That interrogation, which is video taped, turns out to be child’s play compared to what happens when Brendan’s court-appointed attorney, who is supposed to be helping him, gets his impressible client to confess and, during another eye-popping video-taped interview, sees that a pencil is put in his hand so that Brendan with coaching can draw pictures of the crime (since his language skills are minimal.) That confession is later turned over to an ambitious district attorney who asks jurors to put the teen in prison for life.

I’ll not share the outcome of this deeply troubling program, but I will reveal that our legal system, with its lofty goal of blind justice, proves itself over-and-over again to be more intent on protecting its own than finding the truth.

It took 60 Minutes to force both the legal system and politicians in Alabama to free an innocent man. Whether Netflix’s Making a Murderer has enough clout to move the courts to take another look at Brendan Avery’s confession seems unlikely to me but warranted. Any parent who watches Making a Murderer will likely be sickened by what they see.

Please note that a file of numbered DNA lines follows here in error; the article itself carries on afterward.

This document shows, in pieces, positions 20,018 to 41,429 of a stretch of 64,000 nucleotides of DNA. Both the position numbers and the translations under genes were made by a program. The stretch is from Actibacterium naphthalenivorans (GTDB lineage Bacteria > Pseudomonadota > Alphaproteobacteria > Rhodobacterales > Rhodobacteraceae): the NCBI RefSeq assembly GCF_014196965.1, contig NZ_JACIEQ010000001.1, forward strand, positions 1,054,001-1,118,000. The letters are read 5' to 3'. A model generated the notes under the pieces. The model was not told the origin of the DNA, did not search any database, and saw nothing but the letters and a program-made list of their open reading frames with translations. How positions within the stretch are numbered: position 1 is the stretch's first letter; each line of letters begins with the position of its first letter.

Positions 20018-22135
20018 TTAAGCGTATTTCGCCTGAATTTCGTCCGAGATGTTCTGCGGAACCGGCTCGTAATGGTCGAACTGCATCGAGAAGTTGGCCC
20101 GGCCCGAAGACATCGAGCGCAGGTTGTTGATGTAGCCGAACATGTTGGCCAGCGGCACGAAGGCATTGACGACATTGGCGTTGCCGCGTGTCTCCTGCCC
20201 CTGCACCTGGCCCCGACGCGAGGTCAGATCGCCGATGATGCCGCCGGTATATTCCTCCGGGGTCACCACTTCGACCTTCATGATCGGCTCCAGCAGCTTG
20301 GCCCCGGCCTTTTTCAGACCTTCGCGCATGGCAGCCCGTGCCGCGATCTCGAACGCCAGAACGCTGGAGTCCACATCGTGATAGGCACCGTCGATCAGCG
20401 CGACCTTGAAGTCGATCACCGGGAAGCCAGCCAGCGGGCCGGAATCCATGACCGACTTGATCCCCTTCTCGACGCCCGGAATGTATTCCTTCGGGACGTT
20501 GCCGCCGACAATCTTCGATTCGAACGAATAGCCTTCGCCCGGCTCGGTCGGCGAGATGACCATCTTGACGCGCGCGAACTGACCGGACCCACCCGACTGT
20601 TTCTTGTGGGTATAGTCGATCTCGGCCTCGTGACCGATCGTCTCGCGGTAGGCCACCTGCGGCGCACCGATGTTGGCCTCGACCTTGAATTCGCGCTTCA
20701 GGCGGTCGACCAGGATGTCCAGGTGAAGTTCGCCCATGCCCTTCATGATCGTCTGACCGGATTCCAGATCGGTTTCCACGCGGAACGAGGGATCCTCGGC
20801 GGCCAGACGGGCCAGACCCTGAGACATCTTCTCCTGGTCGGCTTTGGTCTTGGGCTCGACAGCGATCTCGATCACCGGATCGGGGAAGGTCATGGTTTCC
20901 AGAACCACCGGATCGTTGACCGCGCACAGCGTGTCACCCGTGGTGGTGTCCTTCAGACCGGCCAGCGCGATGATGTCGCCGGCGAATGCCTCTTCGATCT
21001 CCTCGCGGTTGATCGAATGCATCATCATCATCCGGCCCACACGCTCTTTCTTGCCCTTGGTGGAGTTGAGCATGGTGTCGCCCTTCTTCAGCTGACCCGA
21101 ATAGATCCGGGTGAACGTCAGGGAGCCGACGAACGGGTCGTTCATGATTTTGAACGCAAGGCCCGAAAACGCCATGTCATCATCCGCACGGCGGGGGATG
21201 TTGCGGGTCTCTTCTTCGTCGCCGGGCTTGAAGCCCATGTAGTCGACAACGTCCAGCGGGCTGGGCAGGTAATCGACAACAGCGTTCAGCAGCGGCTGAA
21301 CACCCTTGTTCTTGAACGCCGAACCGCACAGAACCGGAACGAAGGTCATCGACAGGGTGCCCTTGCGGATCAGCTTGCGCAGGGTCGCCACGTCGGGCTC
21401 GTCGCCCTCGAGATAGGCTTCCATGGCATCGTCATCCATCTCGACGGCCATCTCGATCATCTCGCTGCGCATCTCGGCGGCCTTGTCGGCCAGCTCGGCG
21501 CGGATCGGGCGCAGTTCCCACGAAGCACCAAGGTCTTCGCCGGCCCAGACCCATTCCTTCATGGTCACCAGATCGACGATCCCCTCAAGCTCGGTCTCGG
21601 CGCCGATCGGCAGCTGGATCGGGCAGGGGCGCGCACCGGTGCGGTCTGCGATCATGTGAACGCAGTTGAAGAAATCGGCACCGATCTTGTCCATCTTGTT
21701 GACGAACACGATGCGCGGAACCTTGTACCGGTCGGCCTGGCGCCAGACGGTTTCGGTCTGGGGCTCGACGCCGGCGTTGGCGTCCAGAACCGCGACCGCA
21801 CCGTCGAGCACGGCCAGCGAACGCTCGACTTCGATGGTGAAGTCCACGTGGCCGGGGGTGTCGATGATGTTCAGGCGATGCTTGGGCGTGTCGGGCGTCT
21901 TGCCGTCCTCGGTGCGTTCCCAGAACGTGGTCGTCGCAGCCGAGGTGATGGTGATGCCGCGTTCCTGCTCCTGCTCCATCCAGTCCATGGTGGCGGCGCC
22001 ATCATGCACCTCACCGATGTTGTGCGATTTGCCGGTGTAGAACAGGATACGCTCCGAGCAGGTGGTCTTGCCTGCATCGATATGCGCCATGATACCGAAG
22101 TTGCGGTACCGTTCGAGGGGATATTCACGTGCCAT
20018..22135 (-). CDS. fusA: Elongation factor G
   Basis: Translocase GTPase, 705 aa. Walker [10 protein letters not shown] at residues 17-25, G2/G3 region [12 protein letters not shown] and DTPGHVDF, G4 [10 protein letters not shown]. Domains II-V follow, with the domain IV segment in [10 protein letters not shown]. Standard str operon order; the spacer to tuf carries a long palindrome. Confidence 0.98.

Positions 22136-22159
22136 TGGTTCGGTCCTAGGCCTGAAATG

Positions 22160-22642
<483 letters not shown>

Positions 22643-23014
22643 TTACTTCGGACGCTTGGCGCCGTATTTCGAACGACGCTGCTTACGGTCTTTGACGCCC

I was.

About the author:

Pete Earley is the bestselling author of such books as The Hot House and Crazy. When he is not spending time with his family, he tours the globe advocating for mental health reform.

Learn more about Pete.